Have you ever held two seemingly incompatible beliefs at the same time? How about behaved in a way that is inconsistent with your view of the world? Chances are that you have. “Cognitive dissonance,” which describes a phenomenon that often applies to people in these types of situations, is a useful paradigm for understanding investors these days.
The term cognitive dissonance was coined by American social psychologist Leon Festinger in the 1950s.
The theory basically holds that individuals tend to seek consistency among their beliefs and behaviors.
When there is an inconsistency between these things, something eventually must change to make them consistent. Where a belief conflicts with a behavior, it is typically the belief that changes to conform to the behavior, since that is easier than the other way around.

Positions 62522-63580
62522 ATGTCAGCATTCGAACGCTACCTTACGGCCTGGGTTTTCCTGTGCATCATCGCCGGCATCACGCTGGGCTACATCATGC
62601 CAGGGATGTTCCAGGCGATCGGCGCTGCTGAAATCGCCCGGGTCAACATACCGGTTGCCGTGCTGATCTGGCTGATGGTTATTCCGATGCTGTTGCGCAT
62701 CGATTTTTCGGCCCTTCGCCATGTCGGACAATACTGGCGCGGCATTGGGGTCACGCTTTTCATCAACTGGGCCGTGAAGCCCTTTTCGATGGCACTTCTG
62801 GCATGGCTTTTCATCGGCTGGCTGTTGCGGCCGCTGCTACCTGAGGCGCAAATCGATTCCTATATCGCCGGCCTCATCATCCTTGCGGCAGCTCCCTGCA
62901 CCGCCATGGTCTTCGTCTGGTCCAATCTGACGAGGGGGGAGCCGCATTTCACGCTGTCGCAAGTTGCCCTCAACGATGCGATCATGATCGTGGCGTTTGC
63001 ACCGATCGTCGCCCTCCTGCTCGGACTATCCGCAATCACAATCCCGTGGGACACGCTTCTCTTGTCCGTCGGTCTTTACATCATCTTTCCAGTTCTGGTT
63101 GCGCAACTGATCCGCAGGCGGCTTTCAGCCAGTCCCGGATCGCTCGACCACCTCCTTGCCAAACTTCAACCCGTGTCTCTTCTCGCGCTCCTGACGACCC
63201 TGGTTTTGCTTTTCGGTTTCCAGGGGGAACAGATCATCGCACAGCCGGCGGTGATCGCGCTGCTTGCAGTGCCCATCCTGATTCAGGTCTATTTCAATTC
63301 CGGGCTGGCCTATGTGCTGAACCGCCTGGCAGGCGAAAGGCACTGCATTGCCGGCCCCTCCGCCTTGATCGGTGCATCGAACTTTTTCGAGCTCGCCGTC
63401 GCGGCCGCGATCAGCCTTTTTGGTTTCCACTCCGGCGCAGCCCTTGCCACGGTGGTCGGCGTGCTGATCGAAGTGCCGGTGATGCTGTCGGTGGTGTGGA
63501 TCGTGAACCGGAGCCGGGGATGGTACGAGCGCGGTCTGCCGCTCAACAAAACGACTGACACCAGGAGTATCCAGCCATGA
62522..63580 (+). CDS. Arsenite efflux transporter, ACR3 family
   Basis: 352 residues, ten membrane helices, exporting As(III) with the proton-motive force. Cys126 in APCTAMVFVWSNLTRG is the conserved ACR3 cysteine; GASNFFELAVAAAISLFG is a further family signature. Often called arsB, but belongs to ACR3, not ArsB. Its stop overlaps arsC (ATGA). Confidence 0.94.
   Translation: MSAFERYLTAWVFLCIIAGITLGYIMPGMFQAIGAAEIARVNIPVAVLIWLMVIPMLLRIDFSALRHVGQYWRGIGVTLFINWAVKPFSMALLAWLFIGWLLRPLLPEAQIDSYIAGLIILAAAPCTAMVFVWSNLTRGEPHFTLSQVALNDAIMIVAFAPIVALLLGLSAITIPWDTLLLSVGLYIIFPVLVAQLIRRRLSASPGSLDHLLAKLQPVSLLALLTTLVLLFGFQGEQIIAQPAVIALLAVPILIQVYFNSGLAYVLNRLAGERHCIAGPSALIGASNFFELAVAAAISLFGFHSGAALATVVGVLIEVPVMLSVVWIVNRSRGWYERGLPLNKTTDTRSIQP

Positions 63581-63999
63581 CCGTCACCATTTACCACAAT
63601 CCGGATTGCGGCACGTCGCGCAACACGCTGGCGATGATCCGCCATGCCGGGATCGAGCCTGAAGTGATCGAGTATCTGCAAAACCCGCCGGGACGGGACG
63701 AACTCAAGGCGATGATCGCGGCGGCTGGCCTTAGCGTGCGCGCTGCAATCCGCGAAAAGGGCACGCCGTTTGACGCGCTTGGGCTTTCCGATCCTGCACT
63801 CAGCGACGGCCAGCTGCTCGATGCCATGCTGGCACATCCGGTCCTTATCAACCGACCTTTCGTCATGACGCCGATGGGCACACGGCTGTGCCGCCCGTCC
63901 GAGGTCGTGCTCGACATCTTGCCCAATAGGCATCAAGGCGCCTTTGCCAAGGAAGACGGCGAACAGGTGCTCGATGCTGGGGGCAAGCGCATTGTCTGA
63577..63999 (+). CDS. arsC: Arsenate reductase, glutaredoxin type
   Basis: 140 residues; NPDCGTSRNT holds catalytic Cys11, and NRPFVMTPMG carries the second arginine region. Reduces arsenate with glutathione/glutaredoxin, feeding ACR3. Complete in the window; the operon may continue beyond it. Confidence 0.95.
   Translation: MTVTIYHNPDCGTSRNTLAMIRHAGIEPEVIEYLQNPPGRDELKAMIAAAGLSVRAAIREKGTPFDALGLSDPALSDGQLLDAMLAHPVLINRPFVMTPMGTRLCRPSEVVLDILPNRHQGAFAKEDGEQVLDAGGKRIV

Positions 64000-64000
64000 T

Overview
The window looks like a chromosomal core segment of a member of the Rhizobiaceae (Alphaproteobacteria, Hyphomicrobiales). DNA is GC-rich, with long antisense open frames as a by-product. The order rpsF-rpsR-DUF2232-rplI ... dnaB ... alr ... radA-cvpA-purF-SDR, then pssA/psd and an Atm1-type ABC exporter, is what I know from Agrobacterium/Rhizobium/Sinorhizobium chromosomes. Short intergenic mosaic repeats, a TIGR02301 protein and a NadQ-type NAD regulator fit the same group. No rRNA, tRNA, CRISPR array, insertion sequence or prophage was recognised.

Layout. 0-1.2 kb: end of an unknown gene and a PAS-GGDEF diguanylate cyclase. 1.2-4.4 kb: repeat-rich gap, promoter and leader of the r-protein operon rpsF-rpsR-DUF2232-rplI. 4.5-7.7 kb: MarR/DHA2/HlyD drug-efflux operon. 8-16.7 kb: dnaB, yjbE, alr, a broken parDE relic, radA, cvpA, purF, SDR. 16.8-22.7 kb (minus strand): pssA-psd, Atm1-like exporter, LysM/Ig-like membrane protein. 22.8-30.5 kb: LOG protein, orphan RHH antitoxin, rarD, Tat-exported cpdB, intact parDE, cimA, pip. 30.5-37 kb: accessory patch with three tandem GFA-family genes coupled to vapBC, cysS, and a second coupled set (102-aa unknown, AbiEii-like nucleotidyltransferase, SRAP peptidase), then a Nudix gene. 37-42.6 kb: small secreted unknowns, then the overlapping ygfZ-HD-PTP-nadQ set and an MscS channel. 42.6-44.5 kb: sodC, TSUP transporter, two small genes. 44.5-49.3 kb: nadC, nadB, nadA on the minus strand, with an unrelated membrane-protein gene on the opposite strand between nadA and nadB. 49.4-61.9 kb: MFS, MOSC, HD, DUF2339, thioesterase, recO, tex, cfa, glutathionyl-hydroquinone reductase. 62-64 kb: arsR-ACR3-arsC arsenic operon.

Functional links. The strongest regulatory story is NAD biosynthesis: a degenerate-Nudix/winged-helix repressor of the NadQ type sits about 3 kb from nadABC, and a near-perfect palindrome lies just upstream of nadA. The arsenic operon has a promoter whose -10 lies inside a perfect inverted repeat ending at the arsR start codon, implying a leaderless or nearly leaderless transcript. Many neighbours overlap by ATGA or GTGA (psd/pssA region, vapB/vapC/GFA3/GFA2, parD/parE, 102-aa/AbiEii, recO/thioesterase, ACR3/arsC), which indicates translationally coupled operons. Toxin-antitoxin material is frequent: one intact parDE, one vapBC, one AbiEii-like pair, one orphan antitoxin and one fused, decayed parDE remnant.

The novel “The Plague” by Albert Camus provides a striking literary example of cognitive dissonance. The story tells of a plague that hits a city called Oran in northern Algeria. At the onset of the plague, the people of Oran witness rats dying in the streets, but they dismiss that omen as merely a bad dream.
Then, for a while during the early part of the pandemic, they go about their lives as before — until reality becomes unavoidable. Even though the people of Oran can see there is something wrong going on around them, they continue to act as if nothing has changed. Eventually their actions conform to reality and the dissonance is resolved.
Cognitive dissonance works the other way around too — instead of coming from a failure to adapt to changes for the worse like in “The Plague,” dissonance can come from failing to apprehend changes for the better. This is what is happening to individual investors today.